A paramedic mom came by, bandaged the kid up and after another ten minutes or so pass, we were finally, and I mean finally going to get this show on the road. Again, the Big D puts his game face on and this time it really does start. I screamed my head off, as if he could hear me. I saw him doing his rainbow arms nice and high (not very efficient in competitive swimming but just how his teacher showed him). He gets out of the pool and I dash out the pool deck to meet him at transition. He had a look on his face and I understood. Its that “Oh my God I am in the middle of a triathlon look” where anxiety, excitement, disbelief and tiredness all comingle into an indescribable feeling. I helped him put his shoes on and off he went on his bike only to come face to face with a fire truck not even ten meters into the bike ride. Seriously? Yes, seriously. The race was stopped and the kids had to wait, again. It was the 911 call being answered.
Another twenty minutes pass, yes you read it right twenty minutes, and there is a whole lot of discussion between George (who is not on my good side by now) and the parents as to what to do. Some parents were really concerned about timing and how it would affect their child’s time. Seriously? Yes, seriously … a dad with a five year old was getting bent out of shape about the whole thing. It was finally decided kids would start one by one, with 5 seconds in between them. And so, for the third time the Big D gets ready and puts his game face on.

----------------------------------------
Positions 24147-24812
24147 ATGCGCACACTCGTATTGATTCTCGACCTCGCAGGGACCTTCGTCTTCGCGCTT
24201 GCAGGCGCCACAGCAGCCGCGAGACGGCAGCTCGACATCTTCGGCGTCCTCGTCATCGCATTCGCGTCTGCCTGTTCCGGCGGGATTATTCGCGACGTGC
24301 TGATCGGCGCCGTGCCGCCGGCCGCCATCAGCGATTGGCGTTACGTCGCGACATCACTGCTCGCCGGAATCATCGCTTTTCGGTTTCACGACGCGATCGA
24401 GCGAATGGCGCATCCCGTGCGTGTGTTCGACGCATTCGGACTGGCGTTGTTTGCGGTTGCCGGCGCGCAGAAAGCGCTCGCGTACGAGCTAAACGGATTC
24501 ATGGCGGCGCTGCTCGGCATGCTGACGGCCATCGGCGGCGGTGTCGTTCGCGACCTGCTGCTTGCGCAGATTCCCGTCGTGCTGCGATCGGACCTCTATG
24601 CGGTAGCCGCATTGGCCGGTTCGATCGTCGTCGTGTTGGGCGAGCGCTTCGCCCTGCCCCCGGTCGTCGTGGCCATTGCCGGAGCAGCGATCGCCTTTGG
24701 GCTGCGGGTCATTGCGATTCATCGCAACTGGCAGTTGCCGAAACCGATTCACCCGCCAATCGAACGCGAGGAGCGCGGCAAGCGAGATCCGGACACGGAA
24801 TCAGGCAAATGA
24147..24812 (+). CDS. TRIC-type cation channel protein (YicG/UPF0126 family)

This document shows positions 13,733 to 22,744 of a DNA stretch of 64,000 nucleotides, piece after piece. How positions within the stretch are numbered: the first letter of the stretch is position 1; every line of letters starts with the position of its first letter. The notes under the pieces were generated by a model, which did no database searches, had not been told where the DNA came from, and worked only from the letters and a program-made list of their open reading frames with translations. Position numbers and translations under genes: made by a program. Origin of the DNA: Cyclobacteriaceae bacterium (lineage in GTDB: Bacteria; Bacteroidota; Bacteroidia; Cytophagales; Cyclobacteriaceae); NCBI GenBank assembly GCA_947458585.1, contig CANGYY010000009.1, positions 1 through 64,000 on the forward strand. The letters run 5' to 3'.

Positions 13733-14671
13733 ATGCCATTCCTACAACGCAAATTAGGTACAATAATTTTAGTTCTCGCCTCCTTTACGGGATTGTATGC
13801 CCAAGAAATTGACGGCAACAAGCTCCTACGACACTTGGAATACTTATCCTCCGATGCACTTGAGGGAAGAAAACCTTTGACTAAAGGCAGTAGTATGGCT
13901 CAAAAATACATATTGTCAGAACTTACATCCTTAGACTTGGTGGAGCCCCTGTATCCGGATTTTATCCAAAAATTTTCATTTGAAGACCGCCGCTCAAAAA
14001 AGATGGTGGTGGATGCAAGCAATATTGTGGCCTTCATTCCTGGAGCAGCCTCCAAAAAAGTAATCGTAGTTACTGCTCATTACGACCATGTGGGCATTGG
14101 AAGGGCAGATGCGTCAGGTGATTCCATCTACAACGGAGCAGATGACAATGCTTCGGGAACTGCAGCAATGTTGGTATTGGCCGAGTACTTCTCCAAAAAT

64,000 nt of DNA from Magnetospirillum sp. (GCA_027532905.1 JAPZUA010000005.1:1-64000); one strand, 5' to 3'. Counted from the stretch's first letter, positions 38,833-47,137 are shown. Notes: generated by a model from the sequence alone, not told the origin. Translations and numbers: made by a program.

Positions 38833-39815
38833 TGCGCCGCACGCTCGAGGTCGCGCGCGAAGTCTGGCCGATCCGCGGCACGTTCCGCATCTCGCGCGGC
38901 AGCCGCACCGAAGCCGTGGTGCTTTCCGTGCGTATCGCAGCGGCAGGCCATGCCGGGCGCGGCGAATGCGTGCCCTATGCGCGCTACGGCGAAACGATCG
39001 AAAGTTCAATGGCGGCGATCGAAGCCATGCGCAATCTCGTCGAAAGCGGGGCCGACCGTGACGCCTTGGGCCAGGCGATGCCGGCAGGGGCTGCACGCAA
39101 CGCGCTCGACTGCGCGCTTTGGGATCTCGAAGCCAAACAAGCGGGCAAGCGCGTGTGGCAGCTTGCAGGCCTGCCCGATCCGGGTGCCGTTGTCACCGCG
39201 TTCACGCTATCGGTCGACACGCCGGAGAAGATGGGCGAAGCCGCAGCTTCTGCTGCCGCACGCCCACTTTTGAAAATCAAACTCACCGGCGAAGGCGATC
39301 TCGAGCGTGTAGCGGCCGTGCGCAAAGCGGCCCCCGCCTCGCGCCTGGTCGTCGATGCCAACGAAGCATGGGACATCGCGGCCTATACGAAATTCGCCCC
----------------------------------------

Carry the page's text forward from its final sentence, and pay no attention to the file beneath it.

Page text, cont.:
Off he went, and I screamed my head off once again. I see him returning to transition, help him off the bike (which he just threw on the ground) and he took off for the run. About four hours after we got here, he was finally racing and he was tired. I saw him slow down, walk a little, but he crossed that finish line like a champion.
After he caught his breath he told me “I did it Mami.” I could not have been any prouder. He was probably one of the last ones in his 25 meter swim, ½ mile bike, and ¼ mile run but he felt like a champion. He was a champion and now a triathlete.
Today, the day after this whole mishap of a race, he told me he wanted to do the July race but without all the waiting. And that is what being a triathlete is all about. You just went through hell and you sign up for it all over again. Like mother like son. Except I wonder if he is going to even remember his first triathlon.
Dreamer becomes a triathlete